important ancient coastal trading center in Ethiopia (now in Eritrea; 15°17′ N, 39°40′ E). Located on the deep Gulf of Zula (Annesley Bay), Adulis was the Red Sea port of ancient Axum. This was where Roman traders transshipped goods to vessels headed for southern India. From Adulis, ivory collected in northern Ethiopia was shipped to the eastern Mediterranean. Although the site was occupied before the Aksumite period, the period of its activity as a trading center was from the first through the eighth century CE.

The first extensive note about Adulis and the first mention of Axum appears in a Greek merchant's handbook, the Periplus of the Erythraean [Red] Sea, datable to 40–70 CE. According to this source, the journey from Adulis to Koloē, an inland city and the first trading post for ivory, took three days. From there it was five days to the metropolis called Axōmitēs. The ruler of these regions was Zōskalēs, who was well versed in reading and writing Greek. Major exports of Adulis were ivory, tortoise shell, and rhinocerus horn; imports included clothing from Egypt, millefiori glass, brass, iron, wine, olive oil, Indian iron, and steel (Periplus, 4–6).

The land route went up the northern Ethiopian escarpment to Koloē of the Periplus (perhaps the site known currently as Maṭara) and then west to Axum. Fragments of Mediterranean amphorae, glass, and iron in later chronological levels at Adulis, Axum, and Maṭara demonstrate the continued importance of Axum's import trade.

The author of the Christian Topography (recently identified as Costantine of Antioch) visited Adulis about 520 CE. The port of the Axumites, he wrote, was visited by merchants of Alexandria and Eilat [Alia]. At Adulis he copied the Greek inscription of a marble victory throne of an unidentified Axumite ruler (the Monumentum Adulitanum) and the Greek inscription of a basalt stele of Ptolemy III. The search for the Monumentum Adulitanum inspired nineteenth-century interest in the ruins of Adulis.

Roberto Paribeni excavated at Adulis In 1906, followed by Francis Anfray In 1961 and 1962. Like Axum and Maṭara, Adulis was unwalled. The monumental architecture complexes of the northern and northeastern portions of the site reveal characteristic traits of Axumite architecture—stepped podia platforms with projecting and re-entrant walls, and adjacent annex constructions. Anfray's excavations revealed specific similarities between Adulis and Maṭara. He uncovered an area at the western part of the site with popular two- to three-room dwellings that appear to have been part of a much larger architectural complex.


ADULIS. Figure 1. Marble chancel posts and panels. Sixth century CE. Archaeological Museum, Asmara. (Courtesy M. E. Heldman)

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Unlike the churches at inland Axumite sites, those at Adulis yielded fragments of prefabricated marble ecclesiastical furnishings from the eastern Mediterranean (see figure 1). These are datable to the sixth century. Fragments of similar or identical marble chancel panels and posts are found at Constantinople and Ravenna as well as at churches in Byzantine Palestine. The prefabricated marbles found at Adulis must have been carved at eastern Mediterranean quarries, sent overland through the Negev, and shipped from a port at the northern end of the Red Sea, probably Aila.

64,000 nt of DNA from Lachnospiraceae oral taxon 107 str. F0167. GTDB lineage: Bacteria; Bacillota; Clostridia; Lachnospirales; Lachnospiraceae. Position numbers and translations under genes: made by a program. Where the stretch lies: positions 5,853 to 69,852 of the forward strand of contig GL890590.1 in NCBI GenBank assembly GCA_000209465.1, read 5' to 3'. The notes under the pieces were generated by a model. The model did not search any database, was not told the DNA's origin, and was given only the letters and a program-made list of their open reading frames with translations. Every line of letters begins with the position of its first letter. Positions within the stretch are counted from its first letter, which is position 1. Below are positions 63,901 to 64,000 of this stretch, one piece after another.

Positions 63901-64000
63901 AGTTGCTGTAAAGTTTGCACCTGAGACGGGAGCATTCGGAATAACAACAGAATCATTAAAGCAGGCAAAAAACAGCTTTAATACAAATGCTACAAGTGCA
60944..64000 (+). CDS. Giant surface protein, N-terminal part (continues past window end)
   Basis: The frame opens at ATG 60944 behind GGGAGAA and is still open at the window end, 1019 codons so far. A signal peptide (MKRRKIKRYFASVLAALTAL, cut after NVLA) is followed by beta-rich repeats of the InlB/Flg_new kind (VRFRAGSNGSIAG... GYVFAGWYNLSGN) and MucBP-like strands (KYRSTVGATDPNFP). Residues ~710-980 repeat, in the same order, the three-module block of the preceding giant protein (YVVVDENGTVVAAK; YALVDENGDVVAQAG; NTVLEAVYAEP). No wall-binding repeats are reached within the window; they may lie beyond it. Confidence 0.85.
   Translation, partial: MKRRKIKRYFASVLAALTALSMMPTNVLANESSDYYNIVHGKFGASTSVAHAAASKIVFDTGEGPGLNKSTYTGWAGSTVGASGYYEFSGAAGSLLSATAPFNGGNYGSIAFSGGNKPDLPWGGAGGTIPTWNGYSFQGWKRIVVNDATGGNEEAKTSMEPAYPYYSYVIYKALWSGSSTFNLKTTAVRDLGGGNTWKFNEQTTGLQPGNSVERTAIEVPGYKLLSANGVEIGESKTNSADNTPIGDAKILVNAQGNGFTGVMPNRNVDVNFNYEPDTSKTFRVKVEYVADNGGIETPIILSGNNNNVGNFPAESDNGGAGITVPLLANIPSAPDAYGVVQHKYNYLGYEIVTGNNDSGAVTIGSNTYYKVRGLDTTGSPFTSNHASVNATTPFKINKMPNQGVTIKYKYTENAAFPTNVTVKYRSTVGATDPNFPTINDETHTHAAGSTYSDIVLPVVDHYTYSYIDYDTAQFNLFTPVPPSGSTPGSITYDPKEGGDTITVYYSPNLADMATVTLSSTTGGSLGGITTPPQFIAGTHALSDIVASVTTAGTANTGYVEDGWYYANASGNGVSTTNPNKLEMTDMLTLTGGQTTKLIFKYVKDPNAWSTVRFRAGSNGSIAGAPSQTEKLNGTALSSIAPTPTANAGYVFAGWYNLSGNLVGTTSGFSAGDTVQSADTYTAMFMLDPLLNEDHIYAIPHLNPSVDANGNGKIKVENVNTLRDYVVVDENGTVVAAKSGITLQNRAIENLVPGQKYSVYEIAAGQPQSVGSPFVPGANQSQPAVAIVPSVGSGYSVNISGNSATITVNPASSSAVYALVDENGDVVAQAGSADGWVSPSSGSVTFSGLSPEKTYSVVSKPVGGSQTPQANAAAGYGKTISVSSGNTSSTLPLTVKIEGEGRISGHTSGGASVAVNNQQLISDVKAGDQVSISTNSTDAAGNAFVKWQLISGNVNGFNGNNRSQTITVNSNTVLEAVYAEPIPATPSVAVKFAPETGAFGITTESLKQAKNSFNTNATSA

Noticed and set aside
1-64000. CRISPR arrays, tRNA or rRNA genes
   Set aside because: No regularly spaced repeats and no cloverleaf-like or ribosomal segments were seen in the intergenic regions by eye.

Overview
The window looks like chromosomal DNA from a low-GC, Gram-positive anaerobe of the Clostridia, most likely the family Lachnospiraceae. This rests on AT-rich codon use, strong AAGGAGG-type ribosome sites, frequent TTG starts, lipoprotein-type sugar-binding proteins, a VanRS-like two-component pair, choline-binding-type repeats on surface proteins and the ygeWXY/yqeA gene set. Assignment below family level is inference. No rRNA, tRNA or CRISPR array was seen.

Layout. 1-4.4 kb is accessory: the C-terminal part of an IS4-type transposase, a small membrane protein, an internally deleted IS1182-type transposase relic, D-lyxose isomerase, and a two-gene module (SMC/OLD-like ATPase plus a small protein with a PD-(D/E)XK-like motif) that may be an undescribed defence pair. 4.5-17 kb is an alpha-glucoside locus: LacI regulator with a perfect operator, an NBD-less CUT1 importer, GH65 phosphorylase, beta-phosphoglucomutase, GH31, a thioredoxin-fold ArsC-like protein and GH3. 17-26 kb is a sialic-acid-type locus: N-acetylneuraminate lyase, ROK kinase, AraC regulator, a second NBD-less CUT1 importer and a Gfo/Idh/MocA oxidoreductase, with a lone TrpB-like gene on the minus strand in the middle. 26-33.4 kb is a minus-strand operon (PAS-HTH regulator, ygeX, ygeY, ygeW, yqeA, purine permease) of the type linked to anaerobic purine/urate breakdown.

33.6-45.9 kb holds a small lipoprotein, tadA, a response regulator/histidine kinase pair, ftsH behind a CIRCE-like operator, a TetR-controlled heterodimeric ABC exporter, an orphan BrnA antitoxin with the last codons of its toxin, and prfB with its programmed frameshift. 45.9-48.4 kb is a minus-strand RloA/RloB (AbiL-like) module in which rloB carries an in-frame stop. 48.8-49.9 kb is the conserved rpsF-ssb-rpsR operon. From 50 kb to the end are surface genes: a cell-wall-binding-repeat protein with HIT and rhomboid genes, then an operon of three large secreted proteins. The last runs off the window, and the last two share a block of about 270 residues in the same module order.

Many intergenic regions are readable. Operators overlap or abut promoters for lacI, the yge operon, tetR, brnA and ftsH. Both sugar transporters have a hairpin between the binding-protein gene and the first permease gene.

These marble fragments found at Adulis are associated with churches built in Axumite style. Their plan (like the church in complex F at Maṭara) is a basilica with an inscribed eastern apse. The latter feature is typical of sixth-century churches in Byzantine Palestine. In the complex that includes the northern church, Paribeni found fragments of marble reliefs carved with a six-armed star disk. This design prompted him to identify the architectural mass below the church as a pagan ara del sole (“altar of the sun”). However, the six-armed star disk is typical of the repertoire of designs carved on prefabricated marble chancel and ambo (pulpit) furnishings; these fragments should also be dated to the sixth century.

Ash layers and charcoal provide ample evidence of fire at Adulis, but the port city was not destroyed in the second quarter of the seventh century as some have assumed. International trade routes were deflected from the Red Sea from the late sixth century onward, and the importance of Adulis waned.

[See also Axum; Ethiopia; Matara.]


  • Anfray, Francis. “Deux villes axoumites: Adoulis et Matara.” In IV Congresso Internazionale di Studi Ethiopici – Rome 1972, pp. 745–766, pls. 1–6. Accademia Nazionale dei Lincei, Quaderno no. 191. Rome, 1974. Includes a discussion of the findings of the 1961–1962 mission of the Ethiophian Institute of Archaeology (led by Anfray).
  • Casson, Lionel. The “Periplus Maris Erythraei”: Text with Introduction, Translation, and Commentary. Princeton, 1989. Presents the most recent discussion of the date of the Periplus.
  • Heldman, Marilyn E. “Early Byzantine Sculptural Fragments from Adulis.” In Études éthiopiennes, Actes de la Xe conférence internaitonale des études éthiopiennes – Paris 1988, edited by Claude Lepage, vol. 1, pp. 239–252 Paris, 1994.
  • Munro-Hay, Stuart. “The British Museum Excavations at Adulis, 1868.” Antiquaries Journal 69.1 (1989): 43–52 pls. 3–6 With an inclusive bibliography.

Marilyn E. Heldman